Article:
The "Inevitable" Union and Other Essays on Early Modern Scotland

The "Inevitable" Union and Other Essays on Early Modern Scotland

The "Inevitable" Union and Other Essays on Early Modern Scotland

The "Inevitable" Union and Other Essays on Early Modern Scotland


This collection of writings by one of the foremost historians on early modern Scotland contains 11 of Maurice Lee, Jr.'s most important journal articles and book chapters. It also contains five new pieces, including the title article on the Union, a reassessment of Mary Queen of Scots, and a new interpretation of the mysterious Gowrie Conspiracy. Lee's writings cover John Knox, the fall of the Regent Morton, James VI and the revival of Episcopacy in Scotland, King James's popish chancellor, archbishop Spottiswode, Annus Horribilis, and the Buccleuch marriage contract. This volume will be of interest to anyone with a professional, or amateur, interest in the history of Scotland from the Reformation to the Union.


Over the years I have had a good many conversations that went something like this:

Stranger at a party: What do you do, Mr. Lee?
ML.: I’m a professor of history.
S.a.a.p.: What sort of history?
M.L.: Early modern British. Scottish history, mostly.
S.a.a.p.: Scottish history! Why on earth do you want to do that? Small,
unimportant place like that-nothing but golf courses and whisky. Are
you a Scot, or something?

As it happens, my mother was of Scottish descent, and my father had a Scottish grandmother, so I suppose I’m more Scots than anything else. But I’ve never thought of myself as a hyphenated American; the Lees have been over here far too long for that. I came to Scottish history, not through inherited urge, but by accident.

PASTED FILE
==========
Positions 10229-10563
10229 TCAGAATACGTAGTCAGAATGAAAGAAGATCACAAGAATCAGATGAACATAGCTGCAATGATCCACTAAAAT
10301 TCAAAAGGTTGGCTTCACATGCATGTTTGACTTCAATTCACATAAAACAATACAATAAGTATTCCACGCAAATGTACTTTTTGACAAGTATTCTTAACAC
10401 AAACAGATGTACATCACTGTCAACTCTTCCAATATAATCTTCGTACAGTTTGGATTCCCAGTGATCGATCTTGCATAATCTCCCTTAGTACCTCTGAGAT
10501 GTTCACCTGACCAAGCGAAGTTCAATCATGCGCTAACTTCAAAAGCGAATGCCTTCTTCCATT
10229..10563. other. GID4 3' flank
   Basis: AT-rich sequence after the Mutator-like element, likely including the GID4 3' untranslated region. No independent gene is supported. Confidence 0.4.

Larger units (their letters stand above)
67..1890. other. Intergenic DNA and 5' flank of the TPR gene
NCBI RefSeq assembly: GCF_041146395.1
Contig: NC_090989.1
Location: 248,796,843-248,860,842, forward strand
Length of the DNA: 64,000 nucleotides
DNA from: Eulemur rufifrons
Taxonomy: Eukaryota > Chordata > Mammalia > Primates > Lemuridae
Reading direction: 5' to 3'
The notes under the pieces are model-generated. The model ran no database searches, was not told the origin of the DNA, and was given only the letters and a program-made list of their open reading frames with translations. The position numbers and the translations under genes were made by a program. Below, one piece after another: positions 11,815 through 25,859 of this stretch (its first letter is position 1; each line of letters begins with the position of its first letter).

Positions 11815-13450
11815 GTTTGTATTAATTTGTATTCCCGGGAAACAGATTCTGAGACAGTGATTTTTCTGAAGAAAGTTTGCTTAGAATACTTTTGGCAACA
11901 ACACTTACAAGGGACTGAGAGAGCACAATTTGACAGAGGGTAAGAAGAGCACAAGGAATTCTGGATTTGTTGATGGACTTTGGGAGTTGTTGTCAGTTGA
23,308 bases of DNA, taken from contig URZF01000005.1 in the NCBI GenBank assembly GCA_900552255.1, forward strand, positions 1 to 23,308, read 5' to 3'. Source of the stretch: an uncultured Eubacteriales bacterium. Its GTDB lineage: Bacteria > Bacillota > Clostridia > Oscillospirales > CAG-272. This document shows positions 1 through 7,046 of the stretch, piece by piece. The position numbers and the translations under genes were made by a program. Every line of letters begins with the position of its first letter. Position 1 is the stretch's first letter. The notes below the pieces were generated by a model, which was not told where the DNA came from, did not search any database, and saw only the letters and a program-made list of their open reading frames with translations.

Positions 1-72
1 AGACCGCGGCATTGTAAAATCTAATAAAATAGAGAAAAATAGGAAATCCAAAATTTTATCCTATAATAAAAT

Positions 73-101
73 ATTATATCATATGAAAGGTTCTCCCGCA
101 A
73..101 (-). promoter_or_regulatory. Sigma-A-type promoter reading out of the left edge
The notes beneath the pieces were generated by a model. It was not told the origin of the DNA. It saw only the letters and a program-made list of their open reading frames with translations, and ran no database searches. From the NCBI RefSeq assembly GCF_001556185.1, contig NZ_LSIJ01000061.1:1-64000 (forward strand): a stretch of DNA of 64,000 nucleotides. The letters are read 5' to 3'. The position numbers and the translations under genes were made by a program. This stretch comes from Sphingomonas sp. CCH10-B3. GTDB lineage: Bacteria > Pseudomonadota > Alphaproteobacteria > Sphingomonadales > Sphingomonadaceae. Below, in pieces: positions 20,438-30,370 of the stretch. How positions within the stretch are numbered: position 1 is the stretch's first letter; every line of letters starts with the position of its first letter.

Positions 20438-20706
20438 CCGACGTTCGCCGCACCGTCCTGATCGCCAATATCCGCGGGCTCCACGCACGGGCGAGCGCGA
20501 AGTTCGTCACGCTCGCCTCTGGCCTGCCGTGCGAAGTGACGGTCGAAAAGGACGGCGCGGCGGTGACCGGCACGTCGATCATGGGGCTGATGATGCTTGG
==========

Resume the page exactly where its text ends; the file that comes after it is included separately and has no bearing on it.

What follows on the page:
In the winter of 1947–8, as a second-year graduate student at Princeton, I was casting about for a dissertation topic. Qualifying exams were scheduled for May, and I had to have something to tell my committee. I wanted a sixteenth-century subject because I planned to work on the interaction of politics and religion, an interest that came naturally to those who grew up in the 1930s and served (in my case very briefly and tamely) in World War II. Furthermore, my professor, E. Harris Harbison, liked to point out the similarities between the ideological conflicts of our own time and those of the century after 1560: confessional loyalties that transcended state boundaries, plots, counterplots, assassinations, fifth columns, spies in embassies, witch hunts of all kinds. Because I’m not very good at languages, I thought it best to find a topic within what John Pocock calls the Atlantic archipelago. And I wanted something I could handle fairly quickly, and on this side of the Atlantic-the Princeton history department was not enthusiastic about students who dawdled, and money for travel was hard to come by. In the course of my searches I came across the Regent Moray, Mary Queen of Scots’ halfbrother. He met all my requirements. He was the leader of the Protestant party in Scotland in the 1560s, arguably its most important figure, not excluding John Knox; he as much as anyone was responsible for the success of the religious revolution there. Because of his involvement in his sister’s sad and spectacular career the sources were in print: I could do the research in America. His career was (for my purposes) blessedly short: he was assassinated at the age of 39. And, astonishingly, he had never had a biographer.

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